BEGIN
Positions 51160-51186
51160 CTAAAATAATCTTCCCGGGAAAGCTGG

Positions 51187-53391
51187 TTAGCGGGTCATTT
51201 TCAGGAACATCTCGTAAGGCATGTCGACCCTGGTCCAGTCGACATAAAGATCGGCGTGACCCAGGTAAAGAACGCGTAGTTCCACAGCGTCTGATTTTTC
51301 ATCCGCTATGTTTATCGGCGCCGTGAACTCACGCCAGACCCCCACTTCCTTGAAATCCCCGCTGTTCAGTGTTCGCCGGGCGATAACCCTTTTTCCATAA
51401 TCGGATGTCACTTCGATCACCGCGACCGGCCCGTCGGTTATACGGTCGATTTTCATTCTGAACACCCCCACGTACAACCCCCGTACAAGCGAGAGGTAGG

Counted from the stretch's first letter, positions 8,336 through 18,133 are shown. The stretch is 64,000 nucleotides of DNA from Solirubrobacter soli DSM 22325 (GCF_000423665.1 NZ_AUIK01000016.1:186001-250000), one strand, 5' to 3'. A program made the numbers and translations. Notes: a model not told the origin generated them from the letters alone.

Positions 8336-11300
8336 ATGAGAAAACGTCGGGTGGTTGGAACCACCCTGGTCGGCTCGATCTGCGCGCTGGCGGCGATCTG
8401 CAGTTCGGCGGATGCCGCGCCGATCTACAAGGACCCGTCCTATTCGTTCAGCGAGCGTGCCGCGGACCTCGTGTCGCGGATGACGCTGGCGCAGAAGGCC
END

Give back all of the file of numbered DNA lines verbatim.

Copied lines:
Positions 51160-51186
51160 CTAAAATAATCTTCCCGGGAAAGCTGG

Positions 51187-53391
51187 TTAGCGGGTCATTT
51201 TCAGGAACATCTCGTAAGGCATGTCGACCCTGGTCCAGTCGACATAAAGATCGGCGTGACCCAGGTAAAGAACGCGTAGTTCCACAGCGTCTGATTTTTC
51301 ATCCGCTATGTTTATCGGCGCCGTGAACTCACGCCAGACCCCCACTTCCTTGAAATCCCCGCTGTTCAGTGTTCGCCGGGCGATAACCCTTTTTCCATAA
51401 TCGGATGTCACTTCGATCACCGCGACCGGCCCGTCGGTTATACGGTCGATTTTCATTCTGAACACCCCCACGTACAACCCCCGTACAAGCGAGAGGTAGG

Counted from the stretch's first letter, positions 8,336 through 18,133 are shown. The stretch is 64,000 nucleotides of DNA from Solirubrobacter soli DSM 22325 (GCF_000423665.1 NZ_AUIK01000016.1:186001-250000), one strand, 5' to 3'. A program made the numbers and translations. Notes: a model not told the origin generated them from the letters alone.

Positions 8336-11300
8336 ATGAGAAAACGTCGGGTGGTTGGAACCACCCTGGTCGGCTCGATCTGCGCGCTGGCGGCGATCTG
8401 CAGTTCGGCGGATGCCGCGCCGATCTACAAGGACCCGTCCTATTCGTTCAGCGAGCGTGCCGCGGACCTCGTGTCGCGGATGACGCTGGCGCAGAAGGCC